Markers of survival and metastatic potential in childhood CNS primitive neuro-ectodermal brain tumours

An integrative genomic analysis

Daniel Picard, Suzanne Miller, Cynthia E. Hawkins, Eric Bouffet, Hazel A. Rogers, Tiffany S Y Chan, Seung Ki Kim, Young Shin Ra, Jason Fangusaro, Andrey Korshunov, Helen Toledano, Hideo Nakamura, James T. Hayden, Jennifer Chan, Lucie Lafay-Cousin, Pingzhao Hu, Xing Fan, Karin M. Muraszko, Scott L. Pomeroy, Ching C. Lau & 9 others Ho Keung Ng, Chris Jones, Timothy Van Meter, Steven C. Clifford, Charles G Eberhart, Amar Gajjar, Stefan M. Pfister, Richard G. Grundy, Annie Huang

Research output: Contribution to journalArticle

Abstract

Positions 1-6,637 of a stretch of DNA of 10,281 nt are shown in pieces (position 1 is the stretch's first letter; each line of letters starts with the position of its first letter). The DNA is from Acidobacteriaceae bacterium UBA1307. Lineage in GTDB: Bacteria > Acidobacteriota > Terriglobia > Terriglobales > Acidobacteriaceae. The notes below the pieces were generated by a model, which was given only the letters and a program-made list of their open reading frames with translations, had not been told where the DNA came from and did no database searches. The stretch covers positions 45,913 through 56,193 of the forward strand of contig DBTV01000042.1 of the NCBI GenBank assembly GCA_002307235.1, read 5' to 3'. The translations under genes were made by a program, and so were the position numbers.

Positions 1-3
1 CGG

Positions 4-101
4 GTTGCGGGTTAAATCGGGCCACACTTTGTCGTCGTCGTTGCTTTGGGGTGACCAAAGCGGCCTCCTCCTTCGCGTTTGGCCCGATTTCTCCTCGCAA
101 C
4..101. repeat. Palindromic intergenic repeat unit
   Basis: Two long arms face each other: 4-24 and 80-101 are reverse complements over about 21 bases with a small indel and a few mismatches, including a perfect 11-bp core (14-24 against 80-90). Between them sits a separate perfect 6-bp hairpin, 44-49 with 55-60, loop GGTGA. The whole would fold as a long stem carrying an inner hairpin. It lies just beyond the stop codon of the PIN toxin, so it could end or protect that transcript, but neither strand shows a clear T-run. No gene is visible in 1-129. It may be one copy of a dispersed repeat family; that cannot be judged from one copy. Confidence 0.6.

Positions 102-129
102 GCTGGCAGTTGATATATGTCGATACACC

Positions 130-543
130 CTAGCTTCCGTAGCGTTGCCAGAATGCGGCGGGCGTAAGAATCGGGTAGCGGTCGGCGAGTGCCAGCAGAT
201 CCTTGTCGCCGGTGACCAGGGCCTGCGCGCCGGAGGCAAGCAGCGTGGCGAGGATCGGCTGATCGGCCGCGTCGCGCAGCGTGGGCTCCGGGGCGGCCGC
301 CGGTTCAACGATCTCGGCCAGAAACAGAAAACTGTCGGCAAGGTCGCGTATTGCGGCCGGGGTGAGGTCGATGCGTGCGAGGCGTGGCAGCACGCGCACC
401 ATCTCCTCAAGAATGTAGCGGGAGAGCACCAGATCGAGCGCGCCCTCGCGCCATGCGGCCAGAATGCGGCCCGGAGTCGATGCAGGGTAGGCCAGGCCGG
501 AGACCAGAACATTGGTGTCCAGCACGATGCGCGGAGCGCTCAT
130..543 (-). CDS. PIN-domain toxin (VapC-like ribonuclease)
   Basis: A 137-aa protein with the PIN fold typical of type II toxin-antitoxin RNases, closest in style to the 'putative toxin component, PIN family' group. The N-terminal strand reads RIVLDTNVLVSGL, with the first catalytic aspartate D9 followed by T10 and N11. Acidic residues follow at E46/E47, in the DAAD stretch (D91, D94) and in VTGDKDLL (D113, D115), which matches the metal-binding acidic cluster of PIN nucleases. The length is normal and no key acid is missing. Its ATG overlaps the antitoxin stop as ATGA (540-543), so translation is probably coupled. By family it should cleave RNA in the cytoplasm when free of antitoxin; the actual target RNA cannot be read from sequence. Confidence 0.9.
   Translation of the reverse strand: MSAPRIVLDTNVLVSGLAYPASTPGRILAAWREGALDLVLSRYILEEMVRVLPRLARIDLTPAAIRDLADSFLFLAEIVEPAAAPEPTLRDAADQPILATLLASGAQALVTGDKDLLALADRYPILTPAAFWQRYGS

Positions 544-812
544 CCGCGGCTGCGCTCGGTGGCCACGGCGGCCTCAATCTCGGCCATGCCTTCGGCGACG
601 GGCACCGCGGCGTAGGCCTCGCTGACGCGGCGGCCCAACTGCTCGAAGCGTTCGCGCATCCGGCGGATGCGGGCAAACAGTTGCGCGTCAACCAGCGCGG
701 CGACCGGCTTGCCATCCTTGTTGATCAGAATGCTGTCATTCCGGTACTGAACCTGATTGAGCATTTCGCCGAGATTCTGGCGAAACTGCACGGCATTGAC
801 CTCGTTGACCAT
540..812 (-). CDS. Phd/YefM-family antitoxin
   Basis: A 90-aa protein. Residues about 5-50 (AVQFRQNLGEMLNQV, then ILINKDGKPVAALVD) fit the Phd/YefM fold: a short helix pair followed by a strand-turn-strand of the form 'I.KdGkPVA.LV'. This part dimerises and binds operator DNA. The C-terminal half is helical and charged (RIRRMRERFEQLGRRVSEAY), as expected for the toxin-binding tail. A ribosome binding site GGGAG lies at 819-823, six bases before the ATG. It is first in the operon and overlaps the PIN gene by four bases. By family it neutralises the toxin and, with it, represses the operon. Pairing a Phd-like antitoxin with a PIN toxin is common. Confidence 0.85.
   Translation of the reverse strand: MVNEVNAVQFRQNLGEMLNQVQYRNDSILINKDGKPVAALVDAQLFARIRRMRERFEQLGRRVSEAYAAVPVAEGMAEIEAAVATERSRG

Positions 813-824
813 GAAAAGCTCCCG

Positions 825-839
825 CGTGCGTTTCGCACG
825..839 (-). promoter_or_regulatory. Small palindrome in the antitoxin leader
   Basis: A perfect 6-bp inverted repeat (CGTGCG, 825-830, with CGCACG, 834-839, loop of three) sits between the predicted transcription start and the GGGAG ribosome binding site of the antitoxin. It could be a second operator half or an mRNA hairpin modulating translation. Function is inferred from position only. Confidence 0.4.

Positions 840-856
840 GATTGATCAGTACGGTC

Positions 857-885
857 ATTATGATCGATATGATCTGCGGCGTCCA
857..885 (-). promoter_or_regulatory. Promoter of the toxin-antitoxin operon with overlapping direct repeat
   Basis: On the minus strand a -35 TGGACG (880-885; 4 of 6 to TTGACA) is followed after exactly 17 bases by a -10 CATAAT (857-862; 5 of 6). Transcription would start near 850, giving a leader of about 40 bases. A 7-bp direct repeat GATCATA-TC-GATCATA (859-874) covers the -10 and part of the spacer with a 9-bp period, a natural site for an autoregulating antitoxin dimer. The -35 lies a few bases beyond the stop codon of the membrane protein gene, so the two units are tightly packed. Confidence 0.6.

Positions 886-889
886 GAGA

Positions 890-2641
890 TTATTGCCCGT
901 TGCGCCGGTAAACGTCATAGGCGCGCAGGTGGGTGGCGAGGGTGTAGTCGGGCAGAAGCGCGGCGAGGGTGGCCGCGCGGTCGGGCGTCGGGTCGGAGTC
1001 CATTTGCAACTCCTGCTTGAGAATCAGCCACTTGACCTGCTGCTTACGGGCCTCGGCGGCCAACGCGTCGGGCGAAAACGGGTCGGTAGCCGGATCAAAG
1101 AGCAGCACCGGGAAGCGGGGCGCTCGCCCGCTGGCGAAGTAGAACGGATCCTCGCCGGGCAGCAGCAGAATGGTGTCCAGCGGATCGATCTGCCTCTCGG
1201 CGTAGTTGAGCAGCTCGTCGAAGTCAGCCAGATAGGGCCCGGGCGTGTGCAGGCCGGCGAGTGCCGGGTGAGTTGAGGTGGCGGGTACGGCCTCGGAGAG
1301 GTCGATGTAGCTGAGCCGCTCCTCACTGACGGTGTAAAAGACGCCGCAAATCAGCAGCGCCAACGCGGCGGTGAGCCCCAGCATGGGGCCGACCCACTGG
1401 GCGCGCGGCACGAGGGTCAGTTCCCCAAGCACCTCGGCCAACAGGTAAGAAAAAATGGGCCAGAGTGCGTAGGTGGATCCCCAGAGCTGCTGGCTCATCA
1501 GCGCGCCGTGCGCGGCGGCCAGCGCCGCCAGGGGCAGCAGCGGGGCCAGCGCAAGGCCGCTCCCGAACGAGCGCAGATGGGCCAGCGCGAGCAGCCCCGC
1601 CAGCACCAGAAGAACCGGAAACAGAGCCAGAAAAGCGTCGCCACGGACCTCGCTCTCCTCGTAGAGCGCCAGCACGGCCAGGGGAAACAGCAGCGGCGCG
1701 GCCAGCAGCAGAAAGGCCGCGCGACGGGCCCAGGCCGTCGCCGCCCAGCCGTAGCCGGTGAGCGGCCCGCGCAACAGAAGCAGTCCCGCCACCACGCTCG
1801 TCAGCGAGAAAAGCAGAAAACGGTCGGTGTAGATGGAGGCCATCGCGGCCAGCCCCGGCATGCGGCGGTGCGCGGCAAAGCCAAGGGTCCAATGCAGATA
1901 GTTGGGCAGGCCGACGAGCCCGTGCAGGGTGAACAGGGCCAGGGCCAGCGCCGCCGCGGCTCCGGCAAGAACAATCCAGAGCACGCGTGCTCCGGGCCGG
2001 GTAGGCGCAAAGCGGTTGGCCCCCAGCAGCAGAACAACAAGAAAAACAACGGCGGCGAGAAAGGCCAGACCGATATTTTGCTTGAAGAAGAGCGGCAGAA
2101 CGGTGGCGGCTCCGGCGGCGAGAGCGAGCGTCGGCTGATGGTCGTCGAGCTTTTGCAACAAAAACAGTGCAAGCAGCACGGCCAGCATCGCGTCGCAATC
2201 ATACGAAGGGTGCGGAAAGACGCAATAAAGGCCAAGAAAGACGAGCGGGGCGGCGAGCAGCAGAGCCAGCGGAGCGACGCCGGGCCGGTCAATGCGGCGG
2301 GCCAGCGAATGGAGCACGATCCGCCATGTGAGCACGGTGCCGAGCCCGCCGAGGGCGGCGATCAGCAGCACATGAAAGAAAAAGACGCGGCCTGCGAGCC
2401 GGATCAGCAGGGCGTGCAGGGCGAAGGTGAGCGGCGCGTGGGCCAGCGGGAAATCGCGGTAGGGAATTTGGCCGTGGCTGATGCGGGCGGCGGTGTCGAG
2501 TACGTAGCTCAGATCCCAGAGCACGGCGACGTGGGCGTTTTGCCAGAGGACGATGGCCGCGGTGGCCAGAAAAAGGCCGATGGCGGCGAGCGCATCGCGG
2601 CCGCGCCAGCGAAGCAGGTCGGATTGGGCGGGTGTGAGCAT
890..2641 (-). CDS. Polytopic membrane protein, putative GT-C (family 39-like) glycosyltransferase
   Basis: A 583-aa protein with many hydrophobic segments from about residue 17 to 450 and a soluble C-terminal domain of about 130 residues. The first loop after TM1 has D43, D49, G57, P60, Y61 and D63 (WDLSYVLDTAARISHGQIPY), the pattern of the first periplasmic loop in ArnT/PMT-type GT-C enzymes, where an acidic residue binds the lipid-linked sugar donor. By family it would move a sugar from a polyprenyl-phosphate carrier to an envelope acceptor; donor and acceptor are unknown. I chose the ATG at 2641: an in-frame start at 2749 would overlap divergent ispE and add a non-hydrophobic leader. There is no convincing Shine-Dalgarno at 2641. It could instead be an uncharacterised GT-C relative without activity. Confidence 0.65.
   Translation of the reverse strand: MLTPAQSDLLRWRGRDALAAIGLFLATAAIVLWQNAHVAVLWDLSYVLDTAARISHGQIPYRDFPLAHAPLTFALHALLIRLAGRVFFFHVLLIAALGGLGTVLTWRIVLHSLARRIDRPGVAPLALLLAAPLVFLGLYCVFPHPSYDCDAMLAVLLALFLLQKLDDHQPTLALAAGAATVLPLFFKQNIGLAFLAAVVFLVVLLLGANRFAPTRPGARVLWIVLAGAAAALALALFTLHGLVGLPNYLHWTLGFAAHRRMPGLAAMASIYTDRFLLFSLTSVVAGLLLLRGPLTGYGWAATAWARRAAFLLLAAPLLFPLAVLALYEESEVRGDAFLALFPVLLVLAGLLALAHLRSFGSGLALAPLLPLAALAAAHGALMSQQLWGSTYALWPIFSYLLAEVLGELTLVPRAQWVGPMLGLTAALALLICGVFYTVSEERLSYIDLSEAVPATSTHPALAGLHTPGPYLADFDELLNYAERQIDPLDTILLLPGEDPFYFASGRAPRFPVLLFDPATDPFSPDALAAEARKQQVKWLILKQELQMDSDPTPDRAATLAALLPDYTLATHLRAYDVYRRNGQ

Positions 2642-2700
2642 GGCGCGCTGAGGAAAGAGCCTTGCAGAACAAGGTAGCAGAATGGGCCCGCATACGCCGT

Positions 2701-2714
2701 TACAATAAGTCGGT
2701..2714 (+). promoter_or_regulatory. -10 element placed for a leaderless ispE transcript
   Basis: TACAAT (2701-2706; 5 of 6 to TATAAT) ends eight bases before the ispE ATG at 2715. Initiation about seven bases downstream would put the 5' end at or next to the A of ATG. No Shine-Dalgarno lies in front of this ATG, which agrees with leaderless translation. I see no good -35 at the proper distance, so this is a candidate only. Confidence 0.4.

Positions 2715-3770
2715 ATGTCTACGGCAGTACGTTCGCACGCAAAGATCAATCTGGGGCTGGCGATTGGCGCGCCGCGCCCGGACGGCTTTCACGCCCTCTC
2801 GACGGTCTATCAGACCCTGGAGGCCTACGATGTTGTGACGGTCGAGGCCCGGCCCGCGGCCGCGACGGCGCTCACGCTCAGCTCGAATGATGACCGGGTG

Background: Childhood CNS primitive neuro-ectodermal brain tumours (PNETs) are very aggressive brain tumours for which the molecular features and best treatment approaches are unknown. We assessed a large cohort of these rare tumours to identify molecular markers to enhance clinical management of this disease. Methods: We obtained 142 primary hemispheric CNS PNET samples from 20 institutions in nine countries and examined transcriptional profiles for a subset of 51 samples and copy number profiles for a subset of 77 samples. We used clustering, gene, and pathway enrichment analyses to identify tumour subgroups and group-specific molecular markers, and applied immunohistochemical and gene-expression analyses to validate and assess the clinical significance of the subgroup markers. Findings: We identified three molecular subgroups of CNS PNETs that were distinguished by primitive neural (group 1), oligoneural (group 2), and mesenchymal lineage (group 3) gene-expression signatures with differential expression of cell-lineage markers LIN28 and OLIG2. Patients with group 1 tumours were most often female (male:female ratio 0·61 for group 1 vs 1·25 for group 2 and 1·63 for group 3; p=0·043 [group 1 vs groups 2 and 3]), youngest (median age at diagnosis 2·9 years [95% CI 2·4-5·2] for group 1 vs 7·9 years [6·0-9·7] for group 2 and 5·9 years [4·9-7·8] for group 3; p=0·005), and had poorest survival (median survival 0·8 years [95% CI 0·5-1·2] in group 1, 1·8 years [1·4-2·3] in group 2 and 4·3 years [0·8-7·8] in group 3; p=0·019). Patients with group 3 tumours had the highest incidence of metastases at diagnosis (no distant metastasis:metastasis ratio 0·90 for group 3 vs 2·80 for group 1 and 5·67 for group 2; p=0·037). Interpretation: LIN28 and OLIG2 are promising diagnostic and prognostic molecular markers for CNS PNET that warrant further assessment in prospective clinical trials. Funding: Canadian Institute of Health Research, Brainchild/SickKids Foundation, and the Samantha Dickson Brain Tumour Trust.